September 20, 2013

MPAA Online Piracy Study Uses Flawed Methodology

Jerry Brito

Former Senior Research Fellow
Summary

The Motion Picture Association of America recently issued a report analyzing the role of search engines in online piracy. According to the study, online searches "influenced" 20 percent of sessions in which consumers accessed infringing TV or movies.
In a new blog post, Mercatus Center senior research fellow Jerry Brito questions the methodology used in the study, such as the broad definition of "qualifying search queiries."

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The Motion Picture Association of America recently issued a report analyzing the role of search engines in online piracy. According to the study, online searches "influenced" 20 percent of sessions in which consumers accessed infringing TV or movies.

In a new blog post, Mercatus Center senior research fellow Jerry Brito questions the methodology used in the study, such as the broad definition of "qualifying search queiries."

"If you searched simply for the title of any movie or TV show, then the clock started ticking, and if you hit an infringing URL within 20 minutes, you're path to that URL was deemed influenced by the search engine. I don't know about most users, but I probably visit a search engine more than once every 20 minutes. If one is a film and TV enthusiast, I wonder if the influence shot clock wouldn't be constantly ticking."

"...This methodology ... implicitly puts search engines on the hook not just for linking directly to infringing content (for which there is a notice-and-takedown process available), but also for 'influencing the path' that a user takes on their web travels. As we all know, correlation is not causation. So it's not clear to me that because I searched for 'transformers' 15 minutes before I visited the URL for a pirate stream of Game of Thrones, that necessarily means that the search engine influenced me in any way [or is] responsible for my behavior."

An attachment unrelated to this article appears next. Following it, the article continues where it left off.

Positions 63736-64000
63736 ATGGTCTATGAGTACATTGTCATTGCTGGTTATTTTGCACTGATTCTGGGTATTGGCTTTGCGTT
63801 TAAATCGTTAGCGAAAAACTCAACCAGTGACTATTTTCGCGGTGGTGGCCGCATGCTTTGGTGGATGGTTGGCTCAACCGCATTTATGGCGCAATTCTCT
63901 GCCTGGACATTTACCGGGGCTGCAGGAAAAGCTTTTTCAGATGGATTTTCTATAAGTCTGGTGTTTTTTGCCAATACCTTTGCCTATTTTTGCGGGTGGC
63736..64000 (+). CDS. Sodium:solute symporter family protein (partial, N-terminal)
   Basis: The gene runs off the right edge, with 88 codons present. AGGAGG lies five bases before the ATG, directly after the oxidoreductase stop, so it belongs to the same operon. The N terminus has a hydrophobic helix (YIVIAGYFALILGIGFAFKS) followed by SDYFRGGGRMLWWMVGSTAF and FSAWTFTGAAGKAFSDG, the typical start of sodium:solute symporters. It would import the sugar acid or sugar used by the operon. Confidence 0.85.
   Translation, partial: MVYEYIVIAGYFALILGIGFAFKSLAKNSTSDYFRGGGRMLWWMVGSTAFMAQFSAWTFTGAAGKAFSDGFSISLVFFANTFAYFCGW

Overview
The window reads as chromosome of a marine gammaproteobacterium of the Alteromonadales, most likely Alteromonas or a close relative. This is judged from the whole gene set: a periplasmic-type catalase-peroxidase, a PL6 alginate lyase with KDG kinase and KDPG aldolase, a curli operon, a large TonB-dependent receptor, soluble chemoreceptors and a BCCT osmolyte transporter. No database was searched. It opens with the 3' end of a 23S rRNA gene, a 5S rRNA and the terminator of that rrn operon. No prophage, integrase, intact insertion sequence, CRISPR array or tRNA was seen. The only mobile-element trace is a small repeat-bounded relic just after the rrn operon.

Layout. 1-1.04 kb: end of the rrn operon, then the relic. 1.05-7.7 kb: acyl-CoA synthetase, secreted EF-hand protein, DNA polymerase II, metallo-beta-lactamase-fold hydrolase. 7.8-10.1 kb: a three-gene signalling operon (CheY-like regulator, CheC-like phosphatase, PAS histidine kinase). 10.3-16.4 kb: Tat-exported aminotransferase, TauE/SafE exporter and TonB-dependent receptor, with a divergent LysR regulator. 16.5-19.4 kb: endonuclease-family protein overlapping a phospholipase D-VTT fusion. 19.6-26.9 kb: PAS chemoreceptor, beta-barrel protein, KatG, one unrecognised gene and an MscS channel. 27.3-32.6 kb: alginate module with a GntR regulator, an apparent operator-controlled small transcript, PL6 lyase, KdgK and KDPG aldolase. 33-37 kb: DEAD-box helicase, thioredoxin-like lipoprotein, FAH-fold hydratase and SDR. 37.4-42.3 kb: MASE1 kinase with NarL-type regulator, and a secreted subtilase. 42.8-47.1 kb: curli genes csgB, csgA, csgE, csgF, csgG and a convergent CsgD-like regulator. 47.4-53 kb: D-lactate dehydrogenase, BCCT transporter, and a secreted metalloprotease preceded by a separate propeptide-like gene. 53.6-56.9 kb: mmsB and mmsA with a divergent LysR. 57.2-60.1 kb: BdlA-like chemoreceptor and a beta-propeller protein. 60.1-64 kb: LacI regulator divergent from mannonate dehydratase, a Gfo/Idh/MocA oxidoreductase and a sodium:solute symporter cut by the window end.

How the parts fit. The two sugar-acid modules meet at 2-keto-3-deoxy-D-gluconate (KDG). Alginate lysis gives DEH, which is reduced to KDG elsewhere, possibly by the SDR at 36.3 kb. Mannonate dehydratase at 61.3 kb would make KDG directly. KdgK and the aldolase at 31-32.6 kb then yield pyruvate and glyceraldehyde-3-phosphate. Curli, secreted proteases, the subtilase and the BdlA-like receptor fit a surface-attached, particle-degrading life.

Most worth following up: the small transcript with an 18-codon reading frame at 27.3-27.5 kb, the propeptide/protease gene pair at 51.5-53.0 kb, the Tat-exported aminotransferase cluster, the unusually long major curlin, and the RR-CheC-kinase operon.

The report also analyzes the impact of recent changes to Google's search algorithym, which penalizes websites based on the number of copyright removal notices it receives. According to the study, the new algorithym did not change the percentage of direct referrals from Google to the sites in question. But that does not take into account whether the site's total traffic has changed.

"What might be more interesting than the percent of direct referrals is the total number of direct referrals. After all, the percent of referrals could remain at 10 percent, but if the total traffic to those sites decreases as a result of the algorithmic change, that would be a success."